Runnymede Trust and the TIDE Project (University of Liverpool)'s report Teaching Migration, Belonging and Empire in Secondary Schools (published July 4, 2019), explains why a new approach to teaching migration, belonging and empire is required to reflect changing classroom demographics.
Nearly 17% - one in six - of children aged 0-15 in England and Wales are from Black and minority ethnic (BME) backgrounds, and BME young people make up around 27% - more than one in four - of state-funded primary and secondary school pupils.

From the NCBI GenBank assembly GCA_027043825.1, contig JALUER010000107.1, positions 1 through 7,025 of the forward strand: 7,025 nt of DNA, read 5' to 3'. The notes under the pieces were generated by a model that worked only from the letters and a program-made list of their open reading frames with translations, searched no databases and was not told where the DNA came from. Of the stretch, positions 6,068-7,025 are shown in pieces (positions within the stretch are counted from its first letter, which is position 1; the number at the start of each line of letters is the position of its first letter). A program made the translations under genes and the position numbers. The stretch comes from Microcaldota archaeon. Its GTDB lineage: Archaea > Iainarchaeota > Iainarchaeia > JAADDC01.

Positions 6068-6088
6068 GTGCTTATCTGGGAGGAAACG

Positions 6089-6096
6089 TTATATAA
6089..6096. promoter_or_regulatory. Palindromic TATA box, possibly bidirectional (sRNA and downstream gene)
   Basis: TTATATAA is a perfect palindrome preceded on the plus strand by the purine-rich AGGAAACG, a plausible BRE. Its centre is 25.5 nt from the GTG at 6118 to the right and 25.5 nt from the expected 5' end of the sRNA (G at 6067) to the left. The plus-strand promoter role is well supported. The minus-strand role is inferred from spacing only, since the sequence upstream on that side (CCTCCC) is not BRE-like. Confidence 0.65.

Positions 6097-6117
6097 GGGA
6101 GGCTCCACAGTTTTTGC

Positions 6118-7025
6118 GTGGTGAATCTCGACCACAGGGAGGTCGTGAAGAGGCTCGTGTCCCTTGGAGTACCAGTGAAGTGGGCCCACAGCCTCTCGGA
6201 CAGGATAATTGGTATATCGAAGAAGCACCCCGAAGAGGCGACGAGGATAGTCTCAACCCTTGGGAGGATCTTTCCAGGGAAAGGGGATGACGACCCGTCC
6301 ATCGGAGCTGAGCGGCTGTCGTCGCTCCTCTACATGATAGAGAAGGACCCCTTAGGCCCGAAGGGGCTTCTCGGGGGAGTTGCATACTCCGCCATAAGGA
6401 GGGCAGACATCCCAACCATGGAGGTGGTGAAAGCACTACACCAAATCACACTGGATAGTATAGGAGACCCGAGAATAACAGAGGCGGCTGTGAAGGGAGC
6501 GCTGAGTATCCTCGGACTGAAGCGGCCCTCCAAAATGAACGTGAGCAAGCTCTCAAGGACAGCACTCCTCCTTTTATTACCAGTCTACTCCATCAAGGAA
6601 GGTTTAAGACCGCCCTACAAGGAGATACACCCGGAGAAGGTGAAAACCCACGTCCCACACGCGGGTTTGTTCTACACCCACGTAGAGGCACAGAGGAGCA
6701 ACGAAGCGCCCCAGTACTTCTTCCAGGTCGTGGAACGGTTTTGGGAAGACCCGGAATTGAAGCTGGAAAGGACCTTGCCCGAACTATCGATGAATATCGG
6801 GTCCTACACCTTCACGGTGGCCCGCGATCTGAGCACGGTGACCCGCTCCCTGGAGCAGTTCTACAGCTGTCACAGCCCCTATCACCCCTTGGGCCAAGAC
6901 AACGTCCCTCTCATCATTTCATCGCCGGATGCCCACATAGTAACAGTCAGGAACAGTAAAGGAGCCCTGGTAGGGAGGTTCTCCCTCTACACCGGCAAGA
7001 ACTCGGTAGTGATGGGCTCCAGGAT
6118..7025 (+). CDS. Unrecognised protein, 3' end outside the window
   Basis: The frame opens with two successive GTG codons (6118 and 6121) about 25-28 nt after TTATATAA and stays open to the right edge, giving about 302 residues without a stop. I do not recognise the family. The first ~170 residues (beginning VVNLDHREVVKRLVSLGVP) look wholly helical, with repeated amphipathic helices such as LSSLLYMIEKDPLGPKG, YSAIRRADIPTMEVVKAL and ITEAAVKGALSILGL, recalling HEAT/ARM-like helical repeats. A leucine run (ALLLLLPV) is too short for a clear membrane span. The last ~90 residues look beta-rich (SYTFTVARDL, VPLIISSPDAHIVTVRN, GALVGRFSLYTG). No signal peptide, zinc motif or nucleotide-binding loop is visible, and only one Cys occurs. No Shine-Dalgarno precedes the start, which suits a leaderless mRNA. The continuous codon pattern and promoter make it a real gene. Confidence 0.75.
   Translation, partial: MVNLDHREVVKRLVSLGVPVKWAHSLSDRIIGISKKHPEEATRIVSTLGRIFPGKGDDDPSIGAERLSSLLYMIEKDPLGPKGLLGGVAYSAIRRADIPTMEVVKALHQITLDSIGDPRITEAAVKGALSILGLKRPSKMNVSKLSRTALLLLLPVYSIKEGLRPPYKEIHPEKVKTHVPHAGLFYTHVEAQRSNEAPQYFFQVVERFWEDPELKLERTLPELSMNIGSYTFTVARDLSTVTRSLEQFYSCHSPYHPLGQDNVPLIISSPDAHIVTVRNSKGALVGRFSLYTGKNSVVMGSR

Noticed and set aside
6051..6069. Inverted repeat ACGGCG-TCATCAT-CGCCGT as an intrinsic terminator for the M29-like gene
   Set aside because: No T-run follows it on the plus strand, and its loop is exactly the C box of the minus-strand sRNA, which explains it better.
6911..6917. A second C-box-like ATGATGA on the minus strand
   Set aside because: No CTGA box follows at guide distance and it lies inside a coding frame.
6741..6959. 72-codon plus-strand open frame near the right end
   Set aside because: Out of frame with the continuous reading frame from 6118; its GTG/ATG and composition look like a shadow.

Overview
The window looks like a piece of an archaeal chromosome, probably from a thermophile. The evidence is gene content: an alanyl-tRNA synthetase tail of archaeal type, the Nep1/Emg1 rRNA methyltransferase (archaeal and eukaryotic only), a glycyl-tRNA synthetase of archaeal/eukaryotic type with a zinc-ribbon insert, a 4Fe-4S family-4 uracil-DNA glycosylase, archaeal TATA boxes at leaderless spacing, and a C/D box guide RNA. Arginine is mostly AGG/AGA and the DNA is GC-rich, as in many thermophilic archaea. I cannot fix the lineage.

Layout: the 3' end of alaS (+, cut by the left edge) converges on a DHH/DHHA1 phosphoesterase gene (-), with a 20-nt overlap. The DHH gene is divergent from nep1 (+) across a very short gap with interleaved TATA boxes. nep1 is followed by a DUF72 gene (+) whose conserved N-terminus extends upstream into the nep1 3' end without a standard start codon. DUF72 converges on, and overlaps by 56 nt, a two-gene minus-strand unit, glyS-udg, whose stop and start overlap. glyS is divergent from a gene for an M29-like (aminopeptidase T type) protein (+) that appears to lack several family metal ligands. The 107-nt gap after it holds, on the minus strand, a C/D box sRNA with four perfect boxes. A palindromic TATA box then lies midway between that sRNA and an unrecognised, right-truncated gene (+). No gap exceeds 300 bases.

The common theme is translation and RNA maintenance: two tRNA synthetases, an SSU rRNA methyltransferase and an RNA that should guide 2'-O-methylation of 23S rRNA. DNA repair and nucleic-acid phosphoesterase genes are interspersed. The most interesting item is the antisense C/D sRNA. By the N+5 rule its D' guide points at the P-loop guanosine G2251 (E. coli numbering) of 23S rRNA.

Inclusion and representation are important. However, teaching migration, belonging, and empire is not relevant to students from current ethnic minorities alone. It offers all young people a fuller understanding of the varied and wide-ranging cultural inputs that have contributed to the making of Britain.
Read the report here
Press release: Teaching Migration, Belonging, and Empire should be mandatory
Our Migration Story overview of teaching migration on the history curriculum
The report highlights that a survey of teachers carried out by the Runnymede Trust, University of Manchester and University of Cambridge education project Our Migration Story found that 78 percent of teachers surveyed wanted training on teaching migration and 71 per cent on teaching empire.